April 2017

In Investing, Fundamentals Trump Politics

More than two months into the Trump presidency, its effect on the markets remains unclear. After a brief dip right after the election, the Dow Jones Industrial Average started a climb that topped out at a record-breaking close of 21,115 on March 1. Most market watchers gave at least some of the credit for the rise to optimism on the part of companies and investors about the new president's commitment to reducing regulations, cutting taxes and otherwise enacting a business-friendly agenda.

However, markets pulled back somewhat as it appeared the president's agenda was having trouble gaining traction. The failure to pass a health care bill, despite GOP control of both houses of Congress and the White House, seemed to make investors skittish about the chances of passage for other priorities such as tax and regulation reform. On March 27, the Dow was down for an eighth straight trading day -- its longest losing streak since July 21 through Aug. 2, 2011. But then, on March 28, the Dow rose more than 150 points. And so it has continued since then -- up and down.

The point is that no one knows what will happen in Washington or in the markets in the coming months. Experts and amateurs alike can speculate, but if it were possible to know for certain, we would all be millionaires.

At Peachtree Investment Partners, we think it is important to understand what factors move markets over the long term, and what ones are less likely to do so. Long-term, markets move on earnings and the expectation of earnings. Look, for example, at earnings during the so-called Trump Bump.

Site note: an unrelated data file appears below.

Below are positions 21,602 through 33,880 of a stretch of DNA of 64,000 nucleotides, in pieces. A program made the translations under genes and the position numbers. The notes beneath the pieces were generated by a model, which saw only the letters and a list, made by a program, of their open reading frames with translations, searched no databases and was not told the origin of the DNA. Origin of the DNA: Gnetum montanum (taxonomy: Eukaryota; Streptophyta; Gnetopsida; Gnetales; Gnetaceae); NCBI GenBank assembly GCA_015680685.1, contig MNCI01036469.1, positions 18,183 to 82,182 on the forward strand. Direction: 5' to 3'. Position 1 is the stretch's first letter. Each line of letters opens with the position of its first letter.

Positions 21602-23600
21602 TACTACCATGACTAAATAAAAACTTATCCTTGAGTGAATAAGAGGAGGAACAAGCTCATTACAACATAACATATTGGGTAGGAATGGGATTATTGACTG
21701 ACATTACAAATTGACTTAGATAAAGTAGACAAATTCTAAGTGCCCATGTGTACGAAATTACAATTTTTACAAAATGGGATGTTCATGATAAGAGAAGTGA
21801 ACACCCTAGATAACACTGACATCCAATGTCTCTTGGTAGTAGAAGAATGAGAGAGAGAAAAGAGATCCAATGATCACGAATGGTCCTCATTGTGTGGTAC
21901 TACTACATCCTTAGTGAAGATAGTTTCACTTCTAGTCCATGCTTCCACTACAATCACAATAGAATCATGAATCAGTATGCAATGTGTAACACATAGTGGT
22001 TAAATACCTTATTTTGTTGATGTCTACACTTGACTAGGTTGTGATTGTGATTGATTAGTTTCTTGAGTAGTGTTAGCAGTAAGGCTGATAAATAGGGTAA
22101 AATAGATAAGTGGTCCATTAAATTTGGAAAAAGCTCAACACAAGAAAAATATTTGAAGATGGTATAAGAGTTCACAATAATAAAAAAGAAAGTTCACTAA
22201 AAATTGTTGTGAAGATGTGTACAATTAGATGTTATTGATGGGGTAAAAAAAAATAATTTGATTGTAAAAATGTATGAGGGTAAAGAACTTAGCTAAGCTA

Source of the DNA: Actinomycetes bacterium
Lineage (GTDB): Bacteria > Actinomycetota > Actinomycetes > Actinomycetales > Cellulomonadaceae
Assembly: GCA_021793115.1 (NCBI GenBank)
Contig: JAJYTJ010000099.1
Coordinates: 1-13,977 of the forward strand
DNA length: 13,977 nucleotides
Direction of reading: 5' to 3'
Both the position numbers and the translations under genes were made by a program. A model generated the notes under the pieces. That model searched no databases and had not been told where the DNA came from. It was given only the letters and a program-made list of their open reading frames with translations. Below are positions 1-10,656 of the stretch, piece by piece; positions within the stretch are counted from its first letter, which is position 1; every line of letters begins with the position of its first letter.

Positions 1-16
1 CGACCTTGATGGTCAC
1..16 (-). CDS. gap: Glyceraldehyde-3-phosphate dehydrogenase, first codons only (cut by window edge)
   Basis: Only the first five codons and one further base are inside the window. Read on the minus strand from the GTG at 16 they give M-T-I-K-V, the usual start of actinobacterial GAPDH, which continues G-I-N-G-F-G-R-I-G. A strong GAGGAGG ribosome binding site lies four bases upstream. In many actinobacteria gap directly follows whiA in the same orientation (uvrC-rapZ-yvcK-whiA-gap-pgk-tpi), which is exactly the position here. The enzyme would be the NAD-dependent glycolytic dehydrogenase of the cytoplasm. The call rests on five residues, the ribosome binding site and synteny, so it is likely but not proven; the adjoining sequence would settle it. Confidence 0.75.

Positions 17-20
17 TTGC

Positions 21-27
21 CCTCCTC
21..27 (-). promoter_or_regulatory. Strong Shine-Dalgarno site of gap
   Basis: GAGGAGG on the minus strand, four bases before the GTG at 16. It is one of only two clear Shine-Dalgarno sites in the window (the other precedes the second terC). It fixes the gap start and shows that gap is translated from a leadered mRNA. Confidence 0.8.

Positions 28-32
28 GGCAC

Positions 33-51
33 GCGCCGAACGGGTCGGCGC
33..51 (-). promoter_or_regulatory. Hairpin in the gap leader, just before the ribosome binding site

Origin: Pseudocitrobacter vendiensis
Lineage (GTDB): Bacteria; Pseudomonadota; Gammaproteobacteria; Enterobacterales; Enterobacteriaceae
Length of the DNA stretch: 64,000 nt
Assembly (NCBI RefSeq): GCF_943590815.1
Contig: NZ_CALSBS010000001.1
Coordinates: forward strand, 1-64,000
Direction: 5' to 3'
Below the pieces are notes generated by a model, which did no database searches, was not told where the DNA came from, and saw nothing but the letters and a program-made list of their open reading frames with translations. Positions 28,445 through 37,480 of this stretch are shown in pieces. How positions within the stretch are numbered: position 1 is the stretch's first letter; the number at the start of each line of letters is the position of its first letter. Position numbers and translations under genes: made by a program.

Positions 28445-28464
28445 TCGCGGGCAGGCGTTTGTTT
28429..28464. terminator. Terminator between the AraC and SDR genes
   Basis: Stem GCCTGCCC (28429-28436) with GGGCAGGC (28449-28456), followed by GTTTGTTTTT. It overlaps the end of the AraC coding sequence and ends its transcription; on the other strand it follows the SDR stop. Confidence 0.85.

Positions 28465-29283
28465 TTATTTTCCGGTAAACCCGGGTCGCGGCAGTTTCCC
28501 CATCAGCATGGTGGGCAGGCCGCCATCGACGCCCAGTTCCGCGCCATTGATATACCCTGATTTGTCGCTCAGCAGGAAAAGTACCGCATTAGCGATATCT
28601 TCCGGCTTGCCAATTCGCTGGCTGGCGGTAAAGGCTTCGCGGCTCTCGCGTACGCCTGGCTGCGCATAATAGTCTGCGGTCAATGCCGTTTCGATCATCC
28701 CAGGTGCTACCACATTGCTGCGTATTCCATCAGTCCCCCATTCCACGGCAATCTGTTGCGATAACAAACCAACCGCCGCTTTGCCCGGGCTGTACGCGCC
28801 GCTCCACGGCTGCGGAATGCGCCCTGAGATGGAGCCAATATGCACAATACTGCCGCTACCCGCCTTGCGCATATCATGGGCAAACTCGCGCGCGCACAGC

During the fourth quarter of 2016, Standard & Poor's 500 earnings were better than many observers expected. According to Factset, that quarter was the first time the S&P saw year-over-year growth in earnings for two consecutive quarters since the fourth quarter of 2014 and the first quarter of 2015.

Also according to Factset, strong earnings are expected for the first-quarter 2017. Factset estimates that S&P earnings growth rate for the quarter will be 9.1 percent. If that estimate proves true, it will be the highest year-over-year earnings growth for the S&P since the fourth quarter of 2011.

So in other words, the "Trump Bump" was also an earnings bump. Of course, geopolitical events can have an effect on markets. But long-term, markets move on financial expectations and realities.

Just as it is important to understand what does and does not have a lasting impact on markets, it is also important to acknowledge what investors can and cannot control. As an investor, your control over politics is very limited: You vote, you might contribute to a campaign or work as a volunteer. But that's about it.

What you can control, though, is the approach you take to investing. At Peachtree, we believe that the best way to chart a long-term financial course is to focus on well-financed, well-run American companies that have a track record of success, good management and a competitive advantage. We like companies that consistently report good return on invested capital and good growth.

And most of all, we like companies that pay a dividend. Dividends can help you avoid some volatility in the market, and they also can contribute significantly to your returns over time. Since 1929, almost half the market's returns have come from dividends.

Bottom line: We believe that the best approach is to have a well-thought-out plan designed to help you meet your goals – and then stick to that plan.

Garry K. Schaefer
Atlanta, Georgia
April 12, 2017

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